Larry Cuban has a post about praising teachers while, at the same time, bashing them.
I know from teaching for nearly 15 years and research that there is much variety among teachers in effectiveness as there is among lawyers, doctors, dentists, accountants, and CEOs. I know that figuring out fair and equitable ways of determining success among these professionals goes far beyond looking at numbers. I also know that the anti-union hostility is anchored in error and ideology.People writing comments discussed the difficulty of evaluating teachers. It was a thoughtful exchange and I left a comment of my own...(edited a bit since I've had time to read it more carefully):
One only has to contrast right-to-work states with those allowing collective bargaining to determine whether the absence of contracts has improved schools and made them more solvent financially, or, better yet, raised teacher salaries and demonstrated more trust in teachers. They have not.
One only has to look at the dominant metrics that command attention from reform-minded policymakers and business-driven coalitions. Standardized test scores come into play constantly in plans to evaluate and pay teachers. No measures of the student-teacher relationship or what students learn exist beyond the narrow band of knowledge and skills captured by multiple-choice test items. Nothing else counts.
One only has to look at zero tolerance policies on discipline and drugs where automatic penalties strip away principal and teacher judgment when students break school rules.
The evaluation of teachers is difficult. As we all seem to agree, numbers don't tell the whole story. Teachers have to be counselors, nurses, and parents during their work day. Reaching students takes more than just "telling students" what they need to learn. The process of evaluation is dependent on more than just what happens in the classroom. A competent evaluator is a necessity. Principals have to be trained to give helpful feedback. A poor teacher is often ignored by an equally poor administrator.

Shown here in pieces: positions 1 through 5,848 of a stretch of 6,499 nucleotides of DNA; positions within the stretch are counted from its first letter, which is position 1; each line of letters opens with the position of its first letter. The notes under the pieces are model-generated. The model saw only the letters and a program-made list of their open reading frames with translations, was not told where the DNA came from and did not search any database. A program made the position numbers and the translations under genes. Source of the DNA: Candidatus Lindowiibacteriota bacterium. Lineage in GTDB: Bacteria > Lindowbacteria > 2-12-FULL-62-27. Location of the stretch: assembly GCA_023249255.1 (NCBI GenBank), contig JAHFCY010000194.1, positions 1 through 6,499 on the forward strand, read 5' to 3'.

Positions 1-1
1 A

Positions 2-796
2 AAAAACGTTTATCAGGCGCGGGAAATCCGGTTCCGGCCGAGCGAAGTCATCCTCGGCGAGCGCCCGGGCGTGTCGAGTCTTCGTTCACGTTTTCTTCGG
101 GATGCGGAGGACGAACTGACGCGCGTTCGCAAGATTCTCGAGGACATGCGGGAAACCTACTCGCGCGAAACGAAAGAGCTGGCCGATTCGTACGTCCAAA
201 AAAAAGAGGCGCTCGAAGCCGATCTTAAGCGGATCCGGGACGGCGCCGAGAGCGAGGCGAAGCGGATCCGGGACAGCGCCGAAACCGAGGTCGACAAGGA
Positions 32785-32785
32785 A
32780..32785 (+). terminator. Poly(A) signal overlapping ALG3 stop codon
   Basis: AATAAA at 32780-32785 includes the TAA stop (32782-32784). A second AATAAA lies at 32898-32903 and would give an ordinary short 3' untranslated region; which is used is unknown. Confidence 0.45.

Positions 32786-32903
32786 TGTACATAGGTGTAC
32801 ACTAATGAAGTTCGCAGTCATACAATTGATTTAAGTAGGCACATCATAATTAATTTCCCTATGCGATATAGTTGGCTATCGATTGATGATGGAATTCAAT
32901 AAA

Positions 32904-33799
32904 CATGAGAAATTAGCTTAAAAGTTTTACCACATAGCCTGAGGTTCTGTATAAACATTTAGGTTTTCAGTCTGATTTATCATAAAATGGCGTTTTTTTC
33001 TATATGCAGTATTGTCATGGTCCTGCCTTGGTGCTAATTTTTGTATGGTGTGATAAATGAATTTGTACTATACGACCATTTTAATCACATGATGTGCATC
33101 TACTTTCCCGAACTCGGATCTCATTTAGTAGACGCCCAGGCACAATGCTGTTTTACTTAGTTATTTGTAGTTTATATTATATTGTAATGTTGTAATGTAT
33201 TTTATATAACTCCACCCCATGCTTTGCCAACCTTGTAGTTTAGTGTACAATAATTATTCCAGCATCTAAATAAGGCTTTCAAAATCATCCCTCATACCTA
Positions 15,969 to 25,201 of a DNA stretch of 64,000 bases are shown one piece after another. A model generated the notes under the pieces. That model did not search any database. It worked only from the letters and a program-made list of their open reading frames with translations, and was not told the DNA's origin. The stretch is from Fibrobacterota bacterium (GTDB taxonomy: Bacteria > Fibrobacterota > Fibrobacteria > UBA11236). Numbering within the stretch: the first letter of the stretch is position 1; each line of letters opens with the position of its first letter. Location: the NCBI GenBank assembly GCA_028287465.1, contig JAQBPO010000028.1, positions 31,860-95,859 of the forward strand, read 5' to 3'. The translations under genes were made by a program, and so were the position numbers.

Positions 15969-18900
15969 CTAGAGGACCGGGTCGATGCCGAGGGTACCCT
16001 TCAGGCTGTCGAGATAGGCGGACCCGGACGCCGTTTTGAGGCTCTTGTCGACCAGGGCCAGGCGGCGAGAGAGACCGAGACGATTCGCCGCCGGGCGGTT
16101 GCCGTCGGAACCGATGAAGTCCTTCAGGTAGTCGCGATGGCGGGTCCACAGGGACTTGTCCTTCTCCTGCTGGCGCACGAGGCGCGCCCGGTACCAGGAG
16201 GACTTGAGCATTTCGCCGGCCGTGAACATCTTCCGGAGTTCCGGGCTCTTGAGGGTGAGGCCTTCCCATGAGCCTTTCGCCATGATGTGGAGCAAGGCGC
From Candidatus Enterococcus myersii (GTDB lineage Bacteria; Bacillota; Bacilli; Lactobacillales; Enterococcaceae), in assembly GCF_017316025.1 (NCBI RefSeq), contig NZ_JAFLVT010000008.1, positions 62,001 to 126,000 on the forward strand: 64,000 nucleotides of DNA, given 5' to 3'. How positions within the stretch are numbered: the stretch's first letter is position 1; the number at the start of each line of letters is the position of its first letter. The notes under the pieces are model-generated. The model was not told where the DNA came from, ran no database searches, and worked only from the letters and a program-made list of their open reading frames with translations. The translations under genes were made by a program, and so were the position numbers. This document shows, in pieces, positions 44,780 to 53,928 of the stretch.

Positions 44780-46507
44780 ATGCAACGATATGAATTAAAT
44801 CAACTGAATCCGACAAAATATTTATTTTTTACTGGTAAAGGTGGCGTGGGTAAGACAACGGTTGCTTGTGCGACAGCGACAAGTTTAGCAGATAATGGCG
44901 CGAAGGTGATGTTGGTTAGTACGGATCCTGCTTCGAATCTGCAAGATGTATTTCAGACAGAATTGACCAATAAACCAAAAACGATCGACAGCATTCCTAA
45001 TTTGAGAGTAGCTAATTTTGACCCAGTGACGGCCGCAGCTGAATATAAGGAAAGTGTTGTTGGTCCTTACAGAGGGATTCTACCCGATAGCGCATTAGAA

Teachers have an incredible work load. Most teachers don't have the luxury of telling their secretary, "Please hold all calls and don't let anyone bother me. I have to get this paperwork done." The paperwork is usually done during short "preparation periods" (guaranteed by union contracts) or at home. It's not just a question of looking at student work and grading it either...it has to be analyzed and the analysis needs to be incorporated into the next day's lesson plans.
Students and their parents also need to be accountable. "You can lead a horse to water but you can't make him drink" is a truism when it comes to trying to educate our children. Sometimes the parents and students have no choice or options...children who come to school hungry or traumatized will not think about subject matter so much as survival.
One important aspect of teaching that I find missing in most discussions, however, is the human factor. Teachers are human...and have different styles of teaching and different ways of relating to students. A teacher who is a life-saver for one child, may not be able to reach another. My own children had good and bad teachers, too, but some of those teachers were the same person. Even a SUPER teacher might be mediocre for some students. To think otherwise is to deny the reality of the classroom. I have watched a lot of teachers teach...the last 15 years of my career was as a pull out teacher for students who were having difficulty in the classroom. I've seen excellent teachers, yet even the best teachers failed with some students. True, it's a teacher's responsibility to do everything she can to help a child succeed, but it's impossible to do that 100% of the time. The greatest teacher in the world may not be able to overcome the challenges of poverty, parental indifference or antagonism, ADHD, childhood depression and a host of other things which prevent a child from learning.
It's not possible everywhere, but to the extent it is, parents should have a hand in choosing their child's teacher. Current year's teachers should also have input into whose class a child will be in the following year.
Finally, over the course of my career I have worked in four schools with probably 150 different teachers. I would agree that about 10% are either bad or mediocre. I can count the bad ones (at least in my opinion) on one hand...and even the mediocre ones often had students who soared under their care. On the other hand, one thing I am unable to do is name a teacher or principal I worked with who didn't care about his or her students.